Tensions were evident between the Town and Village of Lansing when the Town Sewer Committee met this Wednesday. The conflict is over which route a trunk line will take to bring the Town's waste through the Village to the Cayuga Heights treatment plant on Route 34 near the Route 13 ramp. Of the three proposed routes, the Town favors a gravity feed line along the old Ithaca Auburn Railroad bed that is largely owned by private homeowners now, because they ave determined it is considerably less expensive than the other routes. The Village favors Route 34, because it will cause the least disruption to Village residents.

Several weeks ago the town extended its October deadline to December to allow the Village time to conduct its own engineering survey to support the choice of the route they favor for the trunk line. The Village plans a public informational meeting November 7 before making its route recommendation. Officials are sending letters to homeowners who may be affected by any of the three routes, so they can get feedback on the issue before deciding on their recommendation.

While the Town does not have to go along with the Village's recommendation, officials on both sides are hoping they can come to an amicable agreement.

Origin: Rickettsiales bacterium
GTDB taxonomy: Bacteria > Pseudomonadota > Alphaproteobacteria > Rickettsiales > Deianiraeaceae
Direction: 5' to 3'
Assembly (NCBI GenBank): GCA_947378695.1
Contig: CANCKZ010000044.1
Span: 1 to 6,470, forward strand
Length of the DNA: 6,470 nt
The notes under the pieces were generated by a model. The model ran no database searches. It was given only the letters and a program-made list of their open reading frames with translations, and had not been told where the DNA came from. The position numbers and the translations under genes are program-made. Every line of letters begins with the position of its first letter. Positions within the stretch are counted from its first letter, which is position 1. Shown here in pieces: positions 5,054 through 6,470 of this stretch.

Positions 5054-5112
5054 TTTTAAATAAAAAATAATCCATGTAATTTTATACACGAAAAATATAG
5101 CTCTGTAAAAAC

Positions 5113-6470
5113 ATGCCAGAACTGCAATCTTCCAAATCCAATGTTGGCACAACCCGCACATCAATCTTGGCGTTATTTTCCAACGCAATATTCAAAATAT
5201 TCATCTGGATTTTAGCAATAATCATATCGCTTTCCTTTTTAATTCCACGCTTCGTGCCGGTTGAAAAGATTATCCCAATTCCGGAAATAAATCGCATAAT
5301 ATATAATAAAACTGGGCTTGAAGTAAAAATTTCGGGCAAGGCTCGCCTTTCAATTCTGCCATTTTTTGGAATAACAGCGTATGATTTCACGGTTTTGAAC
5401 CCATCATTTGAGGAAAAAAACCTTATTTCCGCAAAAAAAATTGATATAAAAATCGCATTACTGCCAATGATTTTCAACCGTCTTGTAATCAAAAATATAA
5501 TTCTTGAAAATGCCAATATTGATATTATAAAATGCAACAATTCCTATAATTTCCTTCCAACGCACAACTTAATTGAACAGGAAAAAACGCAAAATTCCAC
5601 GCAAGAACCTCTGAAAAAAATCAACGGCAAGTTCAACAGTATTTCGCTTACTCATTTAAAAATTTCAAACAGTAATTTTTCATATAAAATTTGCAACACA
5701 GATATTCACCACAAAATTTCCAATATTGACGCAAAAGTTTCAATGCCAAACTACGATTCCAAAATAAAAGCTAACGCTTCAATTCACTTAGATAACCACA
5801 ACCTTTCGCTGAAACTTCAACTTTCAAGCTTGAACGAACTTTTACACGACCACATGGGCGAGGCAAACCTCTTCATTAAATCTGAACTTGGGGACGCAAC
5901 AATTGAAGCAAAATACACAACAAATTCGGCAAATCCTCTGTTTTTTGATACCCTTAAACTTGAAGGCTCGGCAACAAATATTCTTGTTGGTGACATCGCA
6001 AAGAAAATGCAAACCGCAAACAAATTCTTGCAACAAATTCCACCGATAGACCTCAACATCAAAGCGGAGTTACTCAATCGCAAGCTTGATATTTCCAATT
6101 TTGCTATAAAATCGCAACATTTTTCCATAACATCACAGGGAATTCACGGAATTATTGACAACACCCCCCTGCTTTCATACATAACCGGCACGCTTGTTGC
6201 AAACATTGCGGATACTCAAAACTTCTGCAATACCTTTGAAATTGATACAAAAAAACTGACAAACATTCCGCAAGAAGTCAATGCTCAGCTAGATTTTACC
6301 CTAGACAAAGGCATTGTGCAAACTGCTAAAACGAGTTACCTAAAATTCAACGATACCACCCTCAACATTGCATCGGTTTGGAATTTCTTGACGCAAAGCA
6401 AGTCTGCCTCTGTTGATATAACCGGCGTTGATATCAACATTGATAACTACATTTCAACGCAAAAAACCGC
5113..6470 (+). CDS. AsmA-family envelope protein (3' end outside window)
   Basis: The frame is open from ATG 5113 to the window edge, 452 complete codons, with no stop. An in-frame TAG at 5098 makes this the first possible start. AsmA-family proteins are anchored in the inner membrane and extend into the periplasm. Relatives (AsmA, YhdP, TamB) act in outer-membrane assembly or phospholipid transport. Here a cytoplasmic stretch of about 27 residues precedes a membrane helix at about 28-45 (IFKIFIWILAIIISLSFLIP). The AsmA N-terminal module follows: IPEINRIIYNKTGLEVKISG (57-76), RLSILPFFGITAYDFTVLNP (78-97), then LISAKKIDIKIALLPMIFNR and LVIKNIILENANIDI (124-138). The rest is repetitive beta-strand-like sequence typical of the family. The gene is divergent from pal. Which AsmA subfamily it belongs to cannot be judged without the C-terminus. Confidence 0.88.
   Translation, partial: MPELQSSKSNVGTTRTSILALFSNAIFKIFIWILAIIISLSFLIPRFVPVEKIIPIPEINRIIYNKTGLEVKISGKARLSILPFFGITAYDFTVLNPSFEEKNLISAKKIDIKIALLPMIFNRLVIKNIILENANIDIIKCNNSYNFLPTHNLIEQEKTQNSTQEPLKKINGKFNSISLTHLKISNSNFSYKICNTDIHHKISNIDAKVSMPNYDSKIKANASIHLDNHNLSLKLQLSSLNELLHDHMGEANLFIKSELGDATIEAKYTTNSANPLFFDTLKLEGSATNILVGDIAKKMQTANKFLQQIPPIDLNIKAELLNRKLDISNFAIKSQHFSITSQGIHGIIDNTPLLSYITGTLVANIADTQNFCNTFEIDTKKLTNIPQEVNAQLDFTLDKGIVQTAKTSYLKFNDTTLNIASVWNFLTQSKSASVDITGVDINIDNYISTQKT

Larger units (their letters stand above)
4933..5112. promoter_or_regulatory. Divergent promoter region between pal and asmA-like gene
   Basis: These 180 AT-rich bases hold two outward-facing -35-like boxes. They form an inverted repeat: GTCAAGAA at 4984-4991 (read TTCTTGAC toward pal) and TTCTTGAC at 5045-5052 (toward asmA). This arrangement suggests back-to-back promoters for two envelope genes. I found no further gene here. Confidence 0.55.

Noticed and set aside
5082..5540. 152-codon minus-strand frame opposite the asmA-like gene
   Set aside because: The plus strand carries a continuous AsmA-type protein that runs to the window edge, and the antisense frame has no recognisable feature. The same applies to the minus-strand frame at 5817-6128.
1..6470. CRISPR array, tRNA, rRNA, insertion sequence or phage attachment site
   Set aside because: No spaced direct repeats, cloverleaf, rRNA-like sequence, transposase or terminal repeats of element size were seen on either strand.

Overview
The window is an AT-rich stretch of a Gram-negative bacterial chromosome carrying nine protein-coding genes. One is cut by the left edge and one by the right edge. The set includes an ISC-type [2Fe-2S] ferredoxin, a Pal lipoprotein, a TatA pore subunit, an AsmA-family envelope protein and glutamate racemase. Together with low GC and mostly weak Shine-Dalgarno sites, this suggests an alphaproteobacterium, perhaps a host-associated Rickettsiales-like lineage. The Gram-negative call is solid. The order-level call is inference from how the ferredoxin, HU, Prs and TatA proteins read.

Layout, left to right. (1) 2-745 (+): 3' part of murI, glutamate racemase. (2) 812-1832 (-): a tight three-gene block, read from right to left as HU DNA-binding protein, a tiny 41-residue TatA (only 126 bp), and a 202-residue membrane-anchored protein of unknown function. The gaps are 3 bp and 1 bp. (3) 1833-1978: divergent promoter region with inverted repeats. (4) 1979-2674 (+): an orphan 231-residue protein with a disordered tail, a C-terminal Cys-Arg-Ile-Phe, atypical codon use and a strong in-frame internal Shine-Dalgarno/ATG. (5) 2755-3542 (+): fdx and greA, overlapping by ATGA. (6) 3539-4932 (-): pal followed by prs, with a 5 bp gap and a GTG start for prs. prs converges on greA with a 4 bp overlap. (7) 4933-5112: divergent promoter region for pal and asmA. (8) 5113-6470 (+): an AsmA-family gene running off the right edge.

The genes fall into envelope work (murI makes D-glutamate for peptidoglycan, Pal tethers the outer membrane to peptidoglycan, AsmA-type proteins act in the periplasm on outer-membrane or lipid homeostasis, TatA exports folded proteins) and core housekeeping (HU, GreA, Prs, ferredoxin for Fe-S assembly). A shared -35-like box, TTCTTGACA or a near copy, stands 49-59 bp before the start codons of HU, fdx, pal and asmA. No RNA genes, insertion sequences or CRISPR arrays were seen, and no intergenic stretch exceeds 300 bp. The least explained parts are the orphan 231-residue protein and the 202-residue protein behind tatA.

The Town Sewer Committee isn't sitting still while they wait. The committee voted on a formula that will determine how much property owners in the district will pay. The formula is a complicated compilation that defines Equivalent Dwelling Units (EDUs) that are assigned to properties. Each EDU will be assigned a dollar amount. For example, if one EDU equals a $100 fee and your property is calculated at 3 EDUs your fee would be $300 (these numbers are hypothetical. Until the routes are chosen and the project is defined the total cost can not be determined).

The committee voted on three separate categories for determining EDUs for residences, vacant lots and industrial properties. Each category uses a different calculation that the committee felt was fair. Now that the method of determining EDUs for property has been agreed upon, it is possible to determine the total number of EDUs within the proposed district. The total cost for the project, less any alternate funding the Town can find, will be divided equally between the EDUs and fees will be charged accordingly.

If your head wants to explode after the last two paragraphs, it is understandable, because the EDU calculations are complicated. The committee had to weigh the best combination of calculations from the three categories to come up with a fair and balanced overall plan.

Meanwhile a financial/funding sub-committee is working on alternate funding.  Andrew Sciarabba reported the group lining up million of dollars of alternate funding to reduce resident's fees. They are approaching other governments from local to Federal, as well as private donors to help reduce the cost of the system for residents.

Once the project is defined it will still come down to the bottom line. "It will still come down to is it economically feasible when the whole plan is in place," says committee Chairman Bud Shattuck. The committee is working now to create the most attractive and cost effective package they can. If they succeed it will be approved by the voters so that construction can begin.